Today, puppy farms and mills are slandered locations. A good breeder cares about his animals and breeds simply for the sake of improving that breed. By screening out diseases and undesired behavior traits, good breeders work to create healthier, friendlier dogs. Below is helpful guide to shifting through the riff-Raff and saints of breeders.
Where to Find a Breeder
Finding a registered and reputable dog breeder can be a daunting task. Veterinarians and other dog owners may have some names that interest you and are a good place to start. Magazines are, also, a good source of information. Publications such as the “AKC Gazette” and “Dogs USA” contain both breeder’s advertisements and the schedules of different dog shows. Frequenting dog shows is good way to meet a breeder and ask them questions about a specific breed.
On the Phone
Usually a phone conversation is the first point of contact between you and a promising breeder. Knowing the right questions to ask will help save you time, appear knowledgeable and be prepared in the future. If arranging a meeting, it should be scheduled where the puppies were bred and at a time that’s convenient to see as much of the litter as possible. Ask about the health of the puppies and their parents. A good breeder will have treated their puppies for worms by two weeks of age and be aware of any future vaccinations they may need. Some breeds are more prone to certain types of disease than others. Good breeders care about the health of their litters and are careful to screen the parents for such diseases, which include certain cancers, blindness and diabetes.
If the breeder agrees with the arrangement requests and appears knowledgeable about their breed, the second point of contact should be where the puppies were bred and not a separate home or shop. You should be meeting the breeder, most if not all of the puppies and their mom and, if possible, their dad. Some fathers are not kept on site and only “rented” when needed. Meeting at the place of breeding allows you to pay attention to the location and possibly identify a puppy mill that may not be so animal friendly. The facility should be clean with plenty of space for all the dogs to have proper exercise. The dogs should also be clean and friendly. If the mother appears dirty or if the pups have gunk in their eyes, the health and hygiene needs of the animals are not being met. The puppies and dogs should, also, be energetic and friendly. If the puppies are isolated and away from people, they will not adapt well to loud noises and be anxious around new faces. Ensuring emotionally healthy puppies, a good breeder will see to it that puppies are played with often and by a variety of people of all ages.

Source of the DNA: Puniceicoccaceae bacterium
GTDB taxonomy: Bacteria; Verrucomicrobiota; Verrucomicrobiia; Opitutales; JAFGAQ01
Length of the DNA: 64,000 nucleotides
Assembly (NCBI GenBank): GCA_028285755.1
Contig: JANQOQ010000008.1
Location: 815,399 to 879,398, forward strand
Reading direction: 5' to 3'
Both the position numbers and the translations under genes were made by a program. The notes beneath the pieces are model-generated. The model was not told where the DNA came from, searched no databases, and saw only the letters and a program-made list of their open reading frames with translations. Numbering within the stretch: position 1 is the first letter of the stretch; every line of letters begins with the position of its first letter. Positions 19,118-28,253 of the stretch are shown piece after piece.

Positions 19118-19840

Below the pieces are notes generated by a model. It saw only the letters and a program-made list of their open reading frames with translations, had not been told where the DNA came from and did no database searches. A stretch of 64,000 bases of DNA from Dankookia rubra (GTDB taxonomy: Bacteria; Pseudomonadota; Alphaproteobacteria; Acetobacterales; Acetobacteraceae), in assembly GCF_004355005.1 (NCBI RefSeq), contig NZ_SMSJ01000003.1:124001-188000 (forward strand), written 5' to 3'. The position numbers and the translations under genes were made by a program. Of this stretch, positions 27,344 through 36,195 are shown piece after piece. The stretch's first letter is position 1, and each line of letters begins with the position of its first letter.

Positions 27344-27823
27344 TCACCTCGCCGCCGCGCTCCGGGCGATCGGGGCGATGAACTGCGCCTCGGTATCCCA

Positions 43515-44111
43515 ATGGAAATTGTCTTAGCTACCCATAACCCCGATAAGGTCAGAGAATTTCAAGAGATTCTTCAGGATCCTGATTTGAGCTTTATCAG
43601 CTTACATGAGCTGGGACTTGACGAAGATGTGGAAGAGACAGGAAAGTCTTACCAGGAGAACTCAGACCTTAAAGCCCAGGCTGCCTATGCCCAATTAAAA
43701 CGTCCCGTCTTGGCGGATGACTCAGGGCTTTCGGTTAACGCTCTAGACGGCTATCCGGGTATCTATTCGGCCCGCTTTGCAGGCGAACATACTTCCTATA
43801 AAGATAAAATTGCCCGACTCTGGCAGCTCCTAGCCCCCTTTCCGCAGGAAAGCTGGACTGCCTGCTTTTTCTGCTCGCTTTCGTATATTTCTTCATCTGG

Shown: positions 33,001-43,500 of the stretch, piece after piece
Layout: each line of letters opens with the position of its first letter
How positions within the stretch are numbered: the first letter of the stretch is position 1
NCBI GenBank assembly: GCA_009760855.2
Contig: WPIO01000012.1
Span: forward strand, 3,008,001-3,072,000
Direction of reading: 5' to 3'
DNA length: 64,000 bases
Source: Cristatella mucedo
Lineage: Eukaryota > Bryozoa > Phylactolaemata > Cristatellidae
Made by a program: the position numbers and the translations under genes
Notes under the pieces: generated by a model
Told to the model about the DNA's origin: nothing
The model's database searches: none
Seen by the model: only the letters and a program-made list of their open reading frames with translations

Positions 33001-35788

Good breeders will match a potential buyer in questions, concerns and information. They love their dogs and want to be certain a puppy will receive proper shelter, attention and medical assistance. These concerns led to questions about how much a potential buyer makes or where they work. A good breeder will, also, want to know how the dog will be sheltered and how much exercise they will receive. The potential buyer will asked questions about their children and family. In response, the breeder will lay down all the negative facts about their breed’s health and temperament. This is all done to make sure a puppy is a good fit for a specific family and will have a good home.
A potential buyer should ask about how many litters the mother has had and whether or not the recent litter was planned. Female dogs should not have more than six litters in their lifetime and if the current litter was an accident, the breeder is irresponsible. Good breeders know their market and usually have potential homes lined up before ever breeding. A potential buyer should, also, find out what the breeder does with unsold puppies or retired animals. They should be kept until the right home comes along. The last two and potentially most influential pieces of information to get from a breeder is references and registration information. Registered breeders are held accountable by a specific club or organization for their breeding practices and legitimacy. Offering information about a previous puppy’s current health and about the breeder’s support, references could potentially make or break an agreement.
Having it written on paper is the only way to ensure what a person says is what a person does. When involving a puppy, contracts not only protect monetary compensation, but also the health and future of the pet. Good breeders will provide a contract that outlines their breed’s temperament and health requirements. If something should go wrong in the future, the contract should assign action, responsibility and the consequences of neglecting that responsibility. Some contracts include a spay or neuter clause that demands sterilization by a certain age. Others include an agreement to take back a puppy within a certain amount of time. It may not be included on the sheet of paper, but all good breeders will encourage new pet owners to stay in touch and will freely offer any advice they can.
To learn about some at-home ways to keep your pet healthy, start here!